Walter ReMine specified four groupings: holobaramins, monobaramins, apobaramins, and polybaramins. These are, respectively, all things of one kind; some things of the same kind; groups of kinds; and any mixed grouping of things.[4] These groups correspond to the concepts of holophyly, monophyly, paraphyly, and polyphyly used in cladistics.[3]


Baraminology employs many of the same methods used in evolutionary systematics, including cladistics and Analysis of Pattern (ANOPA). However, instead of identifying continuity between groups of organisms based on shared similarities, baraminology uses these methods to search for morphological and genetic gaps between groups. Baraminologists have also developed their own systematics software, known as BDIST, to measure distance between groups.[3]

The methods of baraminology are not universally accepted among young-Earth creationists. Other creationists have criticized these methods as having the same problems as traditional cladistics,[5] as well as for occasionally producing results that they feel contradict the Bible.[6]


Baraminology has been heavily criticized for its lack of rigorous tests and post-study rejection of data to make it better fit the desired findings.[7]

Some techniques employed in Baraminology have been used to demonstrate evolution, thereby calling baraminological conclusions into question.[8][9][10]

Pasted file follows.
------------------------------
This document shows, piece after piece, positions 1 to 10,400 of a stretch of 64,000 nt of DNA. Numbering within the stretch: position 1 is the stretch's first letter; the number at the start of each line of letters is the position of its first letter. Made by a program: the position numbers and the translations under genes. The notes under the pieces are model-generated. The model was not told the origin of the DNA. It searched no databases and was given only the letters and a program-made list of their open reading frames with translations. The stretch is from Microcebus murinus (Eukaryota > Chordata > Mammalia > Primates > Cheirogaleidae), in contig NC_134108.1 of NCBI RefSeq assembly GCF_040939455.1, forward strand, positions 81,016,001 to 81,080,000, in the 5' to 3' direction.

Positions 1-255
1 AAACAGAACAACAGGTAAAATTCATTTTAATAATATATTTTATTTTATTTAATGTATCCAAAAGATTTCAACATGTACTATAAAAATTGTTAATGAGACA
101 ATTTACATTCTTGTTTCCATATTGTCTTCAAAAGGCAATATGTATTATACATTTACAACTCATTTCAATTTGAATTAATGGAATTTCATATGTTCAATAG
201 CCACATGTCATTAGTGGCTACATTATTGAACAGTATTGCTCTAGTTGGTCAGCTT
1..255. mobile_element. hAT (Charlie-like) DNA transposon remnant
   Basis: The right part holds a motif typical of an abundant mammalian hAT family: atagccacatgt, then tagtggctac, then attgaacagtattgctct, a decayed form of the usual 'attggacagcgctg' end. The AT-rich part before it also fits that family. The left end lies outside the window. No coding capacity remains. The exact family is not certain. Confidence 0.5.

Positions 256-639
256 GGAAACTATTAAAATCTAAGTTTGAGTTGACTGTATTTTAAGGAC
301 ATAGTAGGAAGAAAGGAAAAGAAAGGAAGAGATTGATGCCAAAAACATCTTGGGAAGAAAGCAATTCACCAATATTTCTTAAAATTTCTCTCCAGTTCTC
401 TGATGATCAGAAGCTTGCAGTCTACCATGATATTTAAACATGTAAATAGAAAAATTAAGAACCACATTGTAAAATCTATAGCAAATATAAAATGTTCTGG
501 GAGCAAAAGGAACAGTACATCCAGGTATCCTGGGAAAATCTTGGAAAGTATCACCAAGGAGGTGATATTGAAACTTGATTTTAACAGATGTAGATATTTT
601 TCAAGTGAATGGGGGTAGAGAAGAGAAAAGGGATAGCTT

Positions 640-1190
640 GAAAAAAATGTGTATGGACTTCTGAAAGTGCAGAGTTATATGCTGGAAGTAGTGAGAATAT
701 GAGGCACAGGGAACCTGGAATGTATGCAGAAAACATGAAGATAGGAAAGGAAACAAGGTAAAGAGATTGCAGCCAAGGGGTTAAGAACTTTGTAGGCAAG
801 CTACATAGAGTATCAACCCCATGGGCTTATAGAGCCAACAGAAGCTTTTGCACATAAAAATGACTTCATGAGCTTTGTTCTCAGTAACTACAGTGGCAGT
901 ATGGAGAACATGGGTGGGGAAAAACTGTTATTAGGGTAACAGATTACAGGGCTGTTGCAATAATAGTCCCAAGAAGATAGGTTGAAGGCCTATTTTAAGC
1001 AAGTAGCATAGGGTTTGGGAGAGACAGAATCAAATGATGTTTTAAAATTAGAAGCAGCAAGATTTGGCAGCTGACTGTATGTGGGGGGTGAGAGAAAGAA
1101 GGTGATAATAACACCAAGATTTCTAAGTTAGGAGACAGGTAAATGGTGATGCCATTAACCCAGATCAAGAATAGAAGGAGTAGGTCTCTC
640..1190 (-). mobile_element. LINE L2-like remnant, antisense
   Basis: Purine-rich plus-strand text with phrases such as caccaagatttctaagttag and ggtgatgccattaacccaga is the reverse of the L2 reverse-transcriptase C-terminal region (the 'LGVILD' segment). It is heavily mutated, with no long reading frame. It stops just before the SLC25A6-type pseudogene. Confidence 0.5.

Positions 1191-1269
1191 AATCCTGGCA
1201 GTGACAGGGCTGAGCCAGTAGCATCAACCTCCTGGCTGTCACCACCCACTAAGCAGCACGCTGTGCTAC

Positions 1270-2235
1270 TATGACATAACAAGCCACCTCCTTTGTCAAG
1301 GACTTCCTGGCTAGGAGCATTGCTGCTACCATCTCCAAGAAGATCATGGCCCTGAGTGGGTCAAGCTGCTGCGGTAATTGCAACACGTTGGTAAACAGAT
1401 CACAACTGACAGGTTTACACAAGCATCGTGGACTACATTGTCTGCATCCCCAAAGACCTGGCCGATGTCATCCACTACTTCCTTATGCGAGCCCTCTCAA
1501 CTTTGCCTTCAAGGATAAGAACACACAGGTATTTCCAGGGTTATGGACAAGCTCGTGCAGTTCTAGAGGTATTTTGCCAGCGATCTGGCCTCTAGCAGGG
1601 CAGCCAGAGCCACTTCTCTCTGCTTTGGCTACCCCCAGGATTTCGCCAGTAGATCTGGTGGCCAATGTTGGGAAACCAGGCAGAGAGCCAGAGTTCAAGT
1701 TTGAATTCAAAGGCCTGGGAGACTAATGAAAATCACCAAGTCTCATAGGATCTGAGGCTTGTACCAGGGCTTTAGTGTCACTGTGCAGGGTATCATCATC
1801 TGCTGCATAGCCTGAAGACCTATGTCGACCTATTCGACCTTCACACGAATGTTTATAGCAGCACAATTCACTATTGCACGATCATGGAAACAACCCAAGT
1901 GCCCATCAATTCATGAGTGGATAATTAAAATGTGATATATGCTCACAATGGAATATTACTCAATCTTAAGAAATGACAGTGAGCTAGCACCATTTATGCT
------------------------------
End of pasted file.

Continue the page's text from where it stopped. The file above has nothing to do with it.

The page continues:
See also


  1. Wood; Wise; Sanders; Doran (2003). "A Refined Baramin Concept". Occasional Papers of the Baraminology Study Group. pp. 1–14.
  2. Payne, J. Barton (1958). "The Concept of "Kinds" In Scripture". Journal of the American Science Affiliation. 10 (December 1958): 17–20. Retrieved 2007-11-26.
  3. Gishlick, Alan (2006). "Baraminology". Reports of the National Center for Science Education. 26 (4): 17–21.
  4. Frair, Wayne (2000). "Baraminology—Classification of Created Organisms". Creation Research Society Quarterly Journal. 37 (2): 82–91. Archived from the original on 2003-06-18.
  5. Menton; Habermahl; DeWitt (2010). "Baraminological Analysis Places Homo habilis, Homo rudolfensis, and Australopithecus sediba in the Human Holobaramin: Discussion" (PDF). Answers Research Journal. 3: 153–158.
  6. Wilson, Gordon (2010). "Classic Multidimensional Scaling Isn't the Sine Qua Non of Baraminology". Answers in Genesis.
  7. "A Review of Friar, W. (2000): Baraminology - Classification of Created Organism". Archived from the original on 2007-04-22.
  8. Phil Senter (2010). "Using creation science to demonstrate evolution: application of a creationist method for visualizing gaps in the fossil record to a phylogenetic study of coelurosaurian dinosaurs". Journal of Evolutionary Biology. 23 (8): 1732–1743. doi:10.1111/j.1420-9101.2010.02039.x. PMID 20561133.
  9. Phil Senter (2010). "Using creation science to demonstrate evolution 2: morphological continuity within Dinosauria". Journal of Evolutionary Biology. 24 (10): 2197–2216. doi:10.1111/j.1420-9101.2011.02349.x. PMID 21726330.
  10. Todd Charles Wood (2010). "Using creation science to demonstrate evolution? Senter's strategy revisited". Journal of Evolutionary Biology. 24 (4): 914–918. doi:10.1111/j.1420-9101.2010.02208.x. PMID 21401768.